Friday, April 29, 2011

The Tale of the Inception Dollhouse

Are You Afraid of the Dark? (1994-1996)

In which I provide commentary on an arbitrarily chosen mid-season episode of a children’s TV show that’s over 15 years old. Internet!
Submitted for the approval of the Midnight Society I blog you: The Tale of the Dollmaker. It’s a good start cause frankly I can think of only a few things more frightening than a dollmaker, one being the sight of Cliff Richards lounging topless by a poolside and the other would be somehow finding myself retroactively responsible for the production of A Serbian Film.
Dolls are great aren’t they? Her head goes all the way around! And this particular one can turn door knobs, I’m sure of it. Hang on, it’s Charlie Sheen’s favourite director.
Is there anything more normal than finding an eerily detailed replica of an abandoned house in the dark attic of that very abandoned house? I think not.

Let’s have a closer look.
“I agree with you honey, very normal. Now let’s see if we can’t chin our way across this room.”
 “Just a little further…”
I feel like I should say that at this point of the episode the mystery of the creepy abandoned house has been revealed and it turns out the little girl’s best friend vanished and her parents moved away because they couldn’t stand to look at the house anymore. That’s understandable, especially considering how many months and/or years it took them to meticulously build that weird replica of the house in the attic. I'm almost sick of looking at the house and I’ve only had to live with it for the twenty odd minutes of this programme.
I wish this show was real so I could go through that door instead of her!
I'll be honest, her sudden appearance from behind that wall freaked my shit right out. Anyway our plucky young hero gets dragged back from the Inception dollhouse (did I mention the replica dollhouse is an Inception replica dollhouse?) just in time. This part I have a problem with. That poor girl is staying at her aunt and uncle's place for a few days, and she has to sleep on the couch?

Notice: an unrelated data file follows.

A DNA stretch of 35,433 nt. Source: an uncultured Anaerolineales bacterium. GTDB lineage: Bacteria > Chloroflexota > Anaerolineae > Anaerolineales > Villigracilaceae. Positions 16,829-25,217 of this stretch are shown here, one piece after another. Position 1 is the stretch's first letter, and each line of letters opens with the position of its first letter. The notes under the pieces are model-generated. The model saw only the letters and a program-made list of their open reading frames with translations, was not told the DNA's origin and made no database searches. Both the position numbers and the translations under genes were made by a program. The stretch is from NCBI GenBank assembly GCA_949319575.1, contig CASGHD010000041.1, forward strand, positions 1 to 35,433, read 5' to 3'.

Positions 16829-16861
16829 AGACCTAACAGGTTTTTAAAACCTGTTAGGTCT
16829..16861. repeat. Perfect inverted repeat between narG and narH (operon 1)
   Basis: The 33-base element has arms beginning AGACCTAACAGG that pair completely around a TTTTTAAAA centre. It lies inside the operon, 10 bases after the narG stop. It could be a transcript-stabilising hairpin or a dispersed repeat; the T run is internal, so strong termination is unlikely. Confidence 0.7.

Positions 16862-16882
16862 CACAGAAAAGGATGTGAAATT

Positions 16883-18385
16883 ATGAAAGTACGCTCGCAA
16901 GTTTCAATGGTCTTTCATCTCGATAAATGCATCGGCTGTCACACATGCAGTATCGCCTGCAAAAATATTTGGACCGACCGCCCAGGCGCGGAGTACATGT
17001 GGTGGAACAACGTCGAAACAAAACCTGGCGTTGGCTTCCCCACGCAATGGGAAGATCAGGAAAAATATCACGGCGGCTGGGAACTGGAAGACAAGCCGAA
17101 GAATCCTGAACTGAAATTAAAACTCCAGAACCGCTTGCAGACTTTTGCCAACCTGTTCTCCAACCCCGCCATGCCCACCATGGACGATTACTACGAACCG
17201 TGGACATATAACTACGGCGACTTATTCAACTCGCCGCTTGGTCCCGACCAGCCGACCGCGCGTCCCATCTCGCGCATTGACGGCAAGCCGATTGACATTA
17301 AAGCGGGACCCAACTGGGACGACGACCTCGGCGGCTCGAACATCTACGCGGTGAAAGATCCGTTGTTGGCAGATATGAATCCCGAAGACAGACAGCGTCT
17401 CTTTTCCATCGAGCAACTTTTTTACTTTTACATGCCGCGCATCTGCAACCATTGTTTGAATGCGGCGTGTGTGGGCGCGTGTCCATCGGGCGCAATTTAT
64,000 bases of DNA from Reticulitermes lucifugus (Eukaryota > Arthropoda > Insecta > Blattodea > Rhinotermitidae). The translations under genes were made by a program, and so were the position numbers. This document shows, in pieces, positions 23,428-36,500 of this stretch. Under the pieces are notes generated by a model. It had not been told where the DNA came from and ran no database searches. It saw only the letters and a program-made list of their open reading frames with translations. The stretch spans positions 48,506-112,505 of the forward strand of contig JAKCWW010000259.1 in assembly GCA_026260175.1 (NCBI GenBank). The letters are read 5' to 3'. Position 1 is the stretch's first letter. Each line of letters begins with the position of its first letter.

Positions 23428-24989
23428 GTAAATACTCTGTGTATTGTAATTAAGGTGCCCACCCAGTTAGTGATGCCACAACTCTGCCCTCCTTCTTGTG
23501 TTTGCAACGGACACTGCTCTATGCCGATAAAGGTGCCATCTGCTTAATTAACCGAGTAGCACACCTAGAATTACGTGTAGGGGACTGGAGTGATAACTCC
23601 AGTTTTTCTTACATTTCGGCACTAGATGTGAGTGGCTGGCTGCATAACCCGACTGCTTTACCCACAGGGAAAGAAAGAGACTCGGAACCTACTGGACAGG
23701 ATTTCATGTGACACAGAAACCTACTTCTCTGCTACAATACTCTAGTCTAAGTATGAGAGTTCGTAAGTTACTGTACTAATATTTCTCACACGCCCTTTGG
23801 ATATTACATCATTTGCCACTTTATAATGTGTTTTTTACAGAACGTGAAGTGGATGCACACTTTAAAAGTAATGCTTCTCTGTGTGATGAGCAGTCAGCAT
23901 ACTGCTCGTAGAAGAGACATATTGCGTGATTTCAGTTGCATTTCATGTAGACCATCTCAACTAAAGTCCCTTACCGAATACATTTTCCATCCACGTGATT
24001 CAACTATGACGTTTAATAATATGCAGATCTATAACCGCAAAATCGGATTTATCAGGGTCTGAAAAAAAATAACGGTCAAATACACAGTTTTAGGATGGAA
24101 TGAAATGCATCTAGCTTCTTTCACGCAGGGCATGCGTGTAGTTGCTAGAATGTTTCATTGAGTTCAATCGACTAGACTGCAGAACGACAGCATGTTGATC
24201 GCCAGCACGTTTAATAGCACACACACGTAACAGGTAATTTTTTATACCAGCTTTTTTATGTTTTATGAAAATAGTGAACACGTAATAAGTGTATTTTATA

What in the hell is that all about? I mean I know I was a child in the 90s so my memory might be hazy, but I remember there being beds for children to sleep on. Maybe I'm misreading the situation though, in the very next scene it seems like the uncle might be building her a bed.
Either that or they're gathering leaves to fill her pillows with. This is when I started getting flashbacks to Funny Games.
Girl’s gonna smash up some porcelain I bet.
Or just some straight-up vandalism.
“Hey dollface, high five!”
Wait for it.
Waaait for it.
These guys know what I'm talking about.

Now our young protagonist meets a cute raccoon friend.
As you can see they just hit it off right away.
Ready for the kick?

Once the cabinet has been vanquished they're free to escape the dollhouse within the dollhouse by going through a Donnie Darko wormhole. At no point however does anyone contemplate the prospect of dying alone.
Dollface gets her hands back though. Hurray!
Unfortunately it seems like that is Dollface’s actual face. Well fear not - if anything this episode has taught us that life is complicated, and not everything will work out the way you expect it to. We could all die alone with porcelain hands in an Inception dollhouse that our presumably Wiccan parents constructed in the attic as part of their post-graduate degree in Multiverse Architecture. Now give us a smile.